Real-estate wallets opened wide for city elections
Plus: Drink-ordering app founders learn persistence; UNCC shooter gets life in prison; Local geek builds Charlotte skyscrapers in Minecraft
|Tony Mecia||Sep 20, 2019|| 1|
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Real-estate and construction-related donors pitched in 39% of donations in City Council elections last month
As city government primary elections entered the final stretch last month, some incumbents benefited from big infusions of money from donors connected to the real estate and construction industries.
Four of those candidates — Ed Driggs, James Mitchell, Larken Egleston and LaWana Mayfield — took in more than half of their August donations from those industries. Driggs, Mitchell and Egleston won. Mayfield lost.
Overall, a Ledger analysis of campaign-finance data shows that 39% of donations to City Council and mayoral candidates in August came from contributors affiliated with real estate and construction. Development is big business in Charlotte. It has been for a while. But it doesn’t account for 2/5 of the local economy, which suggests that developers, builders and other real-estate interests play an outsized role in getting local candidates elected.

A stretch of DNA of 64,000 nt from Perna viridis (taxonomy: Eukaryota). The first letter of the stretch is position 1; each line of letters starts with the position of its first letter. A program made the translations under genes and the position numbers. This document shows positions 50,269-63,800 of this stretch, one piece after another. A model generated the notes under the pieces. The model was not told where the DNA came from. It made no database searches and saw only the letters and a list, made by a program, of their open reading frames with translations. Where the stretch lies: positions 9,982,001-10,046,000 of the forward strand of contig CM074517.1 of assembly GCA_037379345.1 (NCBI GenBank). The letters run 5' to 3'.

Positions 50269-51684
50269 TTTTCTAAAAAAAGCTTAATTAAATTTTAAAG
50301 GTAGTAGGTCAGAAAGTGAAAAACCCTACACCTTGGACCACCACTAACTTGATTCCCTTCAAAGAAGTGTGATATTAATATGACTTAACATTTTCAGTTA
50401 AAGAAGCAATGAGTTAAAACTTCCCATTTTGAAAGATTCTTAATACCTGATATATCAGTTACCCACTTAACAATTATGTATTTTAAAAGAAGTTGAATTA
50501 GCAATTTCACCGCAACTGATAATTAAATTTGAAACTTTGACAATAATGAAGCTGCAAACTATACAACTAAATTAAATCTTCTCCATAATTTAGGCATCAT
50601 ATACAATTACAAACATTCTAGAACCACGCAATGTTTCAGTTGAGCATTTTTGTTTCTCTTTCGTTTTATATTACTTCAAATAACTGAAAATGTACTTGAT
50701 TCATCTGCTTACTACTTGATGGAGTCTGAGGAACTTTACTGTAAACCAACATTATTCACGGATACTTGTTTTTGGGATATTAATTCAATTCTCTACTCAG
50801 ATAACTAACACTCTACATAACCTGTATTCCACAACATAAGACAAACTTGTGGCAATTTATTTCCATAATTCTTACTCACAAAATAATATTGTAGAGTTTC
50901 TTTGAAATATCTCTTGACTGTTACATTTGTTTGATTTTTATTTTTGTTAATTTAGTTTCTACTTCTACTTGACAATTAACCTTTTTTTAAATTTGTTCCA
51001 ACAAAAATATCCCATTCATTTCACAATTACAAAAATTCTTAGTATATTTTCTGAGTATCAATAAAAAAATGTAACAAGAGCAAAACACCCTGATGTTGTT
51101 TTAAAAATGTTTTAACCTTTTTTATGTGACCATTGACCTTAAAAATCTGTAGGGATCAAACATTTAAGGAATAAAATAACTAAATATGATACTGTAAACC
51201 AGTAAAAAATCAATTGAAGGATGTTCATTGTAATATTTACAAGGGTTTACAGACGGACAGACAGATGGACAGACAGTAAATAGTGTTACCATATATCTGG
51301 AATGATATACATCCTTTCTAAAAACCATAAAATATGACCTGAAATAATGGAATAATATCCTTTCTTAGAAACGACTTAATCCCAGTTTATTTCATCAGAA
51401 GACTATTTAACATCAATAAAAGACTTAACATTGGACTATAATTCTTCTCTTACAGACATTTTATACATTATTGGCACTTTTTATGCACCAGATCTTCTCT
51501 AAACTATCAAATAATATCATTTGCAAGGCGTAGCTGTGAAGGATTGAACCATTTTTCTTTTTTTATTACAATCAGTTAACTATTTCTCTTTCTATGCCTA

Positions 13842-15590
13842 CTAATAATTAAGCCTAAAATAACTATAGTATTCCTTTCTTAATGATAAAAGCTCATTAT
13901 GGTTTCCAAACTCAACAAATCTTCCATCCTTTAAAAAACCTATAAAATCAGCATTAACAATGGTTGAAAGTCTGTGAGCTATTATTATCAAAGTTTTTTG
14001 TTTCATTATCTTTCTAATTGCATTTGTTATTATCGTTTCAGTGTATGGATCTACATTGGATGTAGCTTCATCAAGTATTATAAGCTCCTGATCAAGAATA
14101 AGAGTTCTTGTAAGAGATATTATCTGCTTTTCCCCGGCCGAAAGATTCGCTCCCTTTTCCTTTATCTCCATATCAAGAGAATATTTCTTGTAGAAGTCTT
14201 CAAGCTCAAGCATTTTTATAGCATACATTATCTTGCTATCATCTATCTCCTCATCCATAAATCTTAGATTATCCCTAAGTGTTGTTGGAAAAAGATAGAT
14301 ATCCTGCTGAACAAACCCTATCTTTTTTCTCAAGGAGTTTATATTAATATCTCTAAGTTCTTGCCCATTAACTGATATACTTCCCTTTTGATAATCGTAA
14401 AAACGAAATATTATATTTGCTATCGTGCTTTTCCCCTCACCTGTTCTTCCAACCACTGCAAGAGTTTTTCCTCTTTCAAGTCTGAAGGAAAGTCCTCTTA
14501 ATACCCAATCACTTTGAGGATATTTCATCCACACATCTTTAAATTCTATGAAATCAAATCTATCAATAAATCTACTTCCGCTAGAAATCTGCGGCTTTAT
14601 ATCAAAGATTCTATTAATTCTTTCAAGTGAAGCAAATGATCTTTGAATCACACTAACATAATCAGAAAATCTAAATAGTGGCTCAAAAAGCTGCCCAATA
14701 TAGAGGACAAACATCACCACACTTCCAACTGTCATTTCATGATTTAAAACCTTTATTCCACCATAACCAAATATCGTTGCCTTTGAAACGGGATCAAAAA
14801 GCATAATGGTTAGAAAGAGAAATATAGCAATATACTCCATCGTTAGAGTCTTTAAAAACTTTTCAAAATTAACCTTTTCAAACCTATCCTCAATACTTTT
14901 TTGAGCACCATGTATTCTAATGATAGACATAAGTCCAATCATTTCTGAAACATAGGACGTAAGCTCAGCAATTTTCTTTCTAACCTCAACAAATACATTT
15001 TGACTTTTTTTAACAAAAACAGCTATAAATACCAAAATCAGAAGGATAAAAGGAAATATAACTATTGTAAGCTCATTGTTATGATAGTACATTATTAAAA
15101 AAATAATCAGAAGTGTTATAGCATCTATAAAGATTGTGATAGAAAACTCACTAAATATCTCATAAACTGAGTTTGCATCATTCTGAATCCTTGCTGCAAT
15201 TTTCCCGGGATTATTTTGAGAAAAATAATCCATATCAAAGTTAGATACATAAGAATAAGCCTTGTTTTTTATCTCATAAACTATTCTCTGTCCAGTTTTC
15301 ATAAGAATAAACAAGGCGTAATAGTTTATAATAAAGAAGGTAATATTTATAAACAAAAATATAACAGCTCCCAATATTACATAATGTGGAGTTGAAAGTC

Ely Portillo, assistant director at UNC Charlotte’s Urban Institute, explains that people connected to the real-estate industry have incentives to donate because so much of their business is regulated locally. Just as big banks donate to federal candidates because they are regulated from Washington, real-estate types give locally because that’s where the action is — from rezonings, to new ordinances on signs and trees to new rules for developing land near transit lines. Those rules don’t always turn out how developers want, but they perceive that it’s smart to be engaged in politics.
“If you want to build in Charlotte, you have to play by the Charlotte rules,” Portillo tells the Ledger. “They have a strong incentive to have a seat at the table.”
Of the city candidates who raised $10,000 or more in August, many took in a substantial share of their donations from contributors in real estate and related industries. (Source: Campaign finance filings.)